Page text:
PCSK9 Inhibitors: More Data Show Disappointing Approval Rates of Prescriptions by Payers
Commercial insurers were the least likely to give the go-ahead, and the patient’s LDL cholesterol level didn’t seem to play a role.
Less than half of PCSK9 inhibitor prescriptions in the United States are approved for coverage by payers, with commercial insurers being the least likely to give the okay, according to new research.
Several prior studies have demonstrated the questionable cost-effectiveness associated with this new class of drugs. So far two PCSK9 inhibitors—evolocumab (Repatha; Amgen) and alirocumab (Praluent; Sanofi/Regeneron)—have been approved by the US Food and Drug Administration for the lowering of LDL cholesterol. Yet, findings from pharmacy data presented at the American College of Cardiology 2017 Scientific Session in March showed that only about one in five PCSK9 inhibitor prescriptions were approved by payers within 24 hours and about one-third of prescriptions that were ultimately approved were never picked up.
For this analysis, published online today ahead of print in Circulation, researchers led by Gregory Hess, MD, MSc (University of Pennsylvania, Philadelphia), looked at a study population of 9,357 patients from the Symphony Health nationwide database (60.4% with an atherosclerotic cardiovascular disease diagnosis) who received a prescription for a PCSK9 inhibitor between July 2016 and August 2016. Ultimately, 47% of patients had their prescriptions approved, and 64.7% of them took possession of the medication.
Average time from first submission to approval was 29 days, although rejections took an average of 24 days. Interestingly, the mean costs to the patient for the drug were $202.87 and $478.83 for approved and rejected prescriptions, respectively. LDL cholesterol level and approval did not seem to be related, as more than half of claims were rejected at every LDL cholesterol level.
On multivariate analysis, the strongest factor associated with PCSK9 prescription approval was payer type. Those with noncommercial insurance (OR 12.32; 95% CI 7.09-21.39), on Medicare (OR 5.37; 95% CI 4.23-6.80), or paying cash (OR 245.34; 95% CI 63.16-952-97) were significantly more likely than those with commercial insurance to have an approved prescription (P < 0.01 for all). Additionally, patients older than 65 years (OR 1.20; 95% CI 1.05-1.38), those with cardiologist-written prescriptions (OR 1.61; 95% CI 1.42-1.81), and patients who had been on statins for longer than 181 days (OR 1.20; 95% CI 1.01-1.42) were more likely to have their prescriptions approved.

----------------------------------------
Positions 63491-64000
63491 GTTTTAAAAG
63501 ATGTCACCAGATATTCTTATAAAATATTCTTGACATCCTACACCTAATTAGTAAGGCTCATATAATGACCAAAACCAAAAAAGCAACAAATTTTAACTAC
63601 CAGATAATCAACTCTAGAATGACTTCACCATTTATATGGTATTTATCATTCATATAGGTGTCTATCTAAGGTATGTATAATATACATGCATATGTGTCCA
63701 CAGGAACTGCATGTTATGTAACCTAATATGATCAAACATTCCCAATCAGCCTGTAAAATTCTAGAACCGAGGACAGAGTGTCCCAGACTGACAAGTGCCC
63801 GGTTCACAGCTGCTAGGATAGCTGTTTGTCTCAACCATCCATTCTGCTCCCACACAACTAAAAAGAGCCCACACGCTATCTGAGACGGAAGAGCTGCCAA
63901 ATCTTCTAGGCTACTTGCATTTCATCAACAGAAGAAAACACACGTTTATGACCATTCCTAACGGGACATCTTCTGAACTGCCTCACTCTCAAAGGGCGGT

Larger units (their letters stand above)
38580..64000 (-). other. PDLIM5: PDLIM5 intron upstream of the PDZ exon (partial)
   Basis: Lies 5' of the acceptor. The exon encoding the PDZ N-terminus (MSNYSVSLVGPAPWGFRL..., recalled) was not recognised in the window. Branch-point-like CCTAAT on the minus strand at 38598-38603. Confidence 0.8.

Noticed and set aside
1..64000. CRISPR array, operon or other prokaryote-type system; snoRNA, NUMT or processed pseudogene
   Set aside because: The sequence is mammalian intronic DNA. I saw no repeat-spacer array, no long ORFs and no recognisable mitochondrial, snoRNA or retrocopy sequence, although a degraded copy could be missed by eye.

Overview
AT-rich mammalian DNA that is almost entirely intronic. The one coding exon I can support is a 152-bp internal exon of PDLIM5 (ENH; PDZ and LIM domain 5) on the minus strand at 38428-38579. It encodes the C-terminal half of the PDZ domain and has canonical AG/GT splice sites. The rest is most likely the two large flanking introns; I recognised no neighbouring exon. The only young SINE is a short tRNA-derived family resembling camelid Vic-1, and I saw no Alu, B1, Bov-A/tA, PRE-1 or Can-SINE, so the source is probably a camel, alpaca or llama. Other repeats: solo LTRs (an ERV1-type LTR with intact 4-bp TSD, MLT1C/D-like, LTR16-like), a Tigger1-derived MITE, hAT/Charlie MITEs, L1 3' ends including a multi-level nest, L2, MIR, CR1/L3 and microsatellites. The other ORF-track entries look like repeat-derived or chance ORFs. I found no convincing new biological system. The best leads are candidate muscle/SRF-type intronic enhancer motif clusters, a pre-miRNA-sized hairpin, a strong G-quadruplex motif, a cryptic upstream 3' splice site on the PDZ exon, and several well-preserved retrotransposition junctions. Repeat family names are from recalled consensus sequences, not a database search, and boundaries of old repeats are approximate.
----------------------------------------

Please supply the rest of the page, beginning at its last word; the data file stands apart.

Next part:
Notably, an adjusted analysis showed that LDL level was not associated with any difference in approval, regardless of whether patients were currently taking high-intensity statins.
“It remains to be seen how the results of recent and ongoing clinical outcomes trials may affect future payer approvals,” Hess and colleagues write. “As scientific and outcomes data accumulate, approval processes and criteria become clearer, and other market forces potentially reduce direct and indirect costs, payer approval of PCSK9 [inhibitor] therapy may increase.”
In addition to the high cost often passed onto the patient, physicians also must deal with the administrative and economic burden of filling out prior authorization forms for these drugs, which could be moot if the payer does not end up approving the prescription, they add.
Future studies should look at whether health plan characteristics or geographic factors could add additional insight into understanding the nuances leading to approval or rejection in each type of plan, the authors say.
Hess GP, Natarajan P, Faridi KF, et al. Proprotein convertase subtilisin/kexin type 9 inhibitor therapy: payer approvals and rejections, and patient characteristics for successful prescribing. Circulation. 2017;Epub ahead of print.
- Hess reports no relevant conflicts of interest.